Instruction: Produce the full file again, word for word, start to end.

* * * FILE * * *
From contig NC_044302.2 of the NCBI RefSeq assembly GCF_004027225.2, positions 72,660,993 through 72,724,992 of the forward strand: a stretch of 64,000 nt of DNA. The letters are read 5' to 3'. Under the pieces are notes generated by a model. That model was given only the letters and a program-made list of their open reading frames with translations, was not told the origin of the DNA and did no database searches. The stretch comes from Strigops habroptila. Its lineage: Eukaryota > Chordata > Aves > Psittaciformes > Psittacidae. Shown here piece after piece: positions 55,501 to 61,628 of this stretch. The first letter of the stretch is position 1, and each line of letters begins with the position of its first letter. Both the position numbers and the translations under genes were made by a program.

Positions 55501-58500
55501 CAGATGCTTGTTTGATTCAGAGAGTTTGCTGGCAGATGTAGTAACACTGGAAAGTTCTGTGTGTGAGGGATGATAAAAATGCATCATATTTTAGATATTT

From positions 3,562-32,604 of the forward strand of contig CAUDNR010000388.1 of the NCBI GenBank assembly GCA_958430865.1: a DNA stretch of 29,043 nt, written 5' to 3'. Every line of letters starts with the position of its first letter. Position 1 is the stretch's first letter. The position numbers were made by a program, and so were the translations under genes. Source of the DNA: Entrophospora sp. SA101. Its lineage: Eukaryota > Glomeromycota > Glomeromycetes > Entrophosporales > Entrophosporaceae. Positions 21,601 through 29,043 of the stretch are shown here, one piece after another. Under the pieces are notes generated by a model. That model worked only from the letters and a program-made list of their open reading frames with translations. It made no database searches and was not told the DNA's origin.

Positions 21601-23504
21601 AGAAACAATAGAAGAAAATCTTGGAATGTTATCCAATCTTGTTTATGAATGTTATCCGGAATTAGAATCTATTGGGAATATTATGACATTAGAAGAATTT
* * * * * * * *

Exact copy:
From contig NC_044302.2 of the NCBI RefSeq assembly GCF_004027225.2, positions 72,660,993 through 72,724,992 of the forward strand: a stretch of 64,000 nt of DNA. The letters are read 5' to 3'. Under the pieces are notes generated by a model. That model was given only the letters and a program-made list of their open reading frames with translations, was not told the origin of the DNA and did no database searches. The stretch comes from Strigops habroptila. Its lineage: Eukaryota > Chordata > Aves > Psittaciformes > Psittacidae. Shown here piece after piece: positions 55,501 to 61,628 of this stretch. The first letter of the stretch is position 1, and each line of letters begins with the position of its first letter. Both the position numbers and the translations under genes were made by a program.

Positions 55501-58500
55501 CAGATGCTTGTTTGATTCAGAGAGTTTGCTGGCAGATGTAGTAACACTGGAAAGTTCTGTGTGTGAGGGATGATAAAAATGCATCATATTTTAGATATTT

From positions 3,562-32,604 of the forward strand of contig CAUDNR010000388.1 of the NCBI GenBank assembly GCA_958430865.1: a DNA stretch of 29,043 nt, written 5' to 3'. Every line of letters starts with the position of its first letter. Position 1 is the stretch's first letter. The position numbers were made by a program, and so were the translations under genes. Source of the DNA: Entrophospora sp. SA101. Its lineage: Eukaryota > Glomeromycota > Glomeromycetes > Entrophosporales > Entrophosporaceae. Positions 21,601 through 29,043 of the stretch are shown here, one piece after another. Under the pieces are notes generated by a model. That model worked only from the letters and a program-made list of their open reading frames with translations. It made no database searches and was not told the DNA's origin.

Positions 21601-23504
21601 AGAAACAATAGAAGAAAATCTTGGAATGTTATCCAATCTTGTTTATGAATGTTATCCGGAATTAGAATCTATTGGGAATATTATGACATTAGAAGAATTT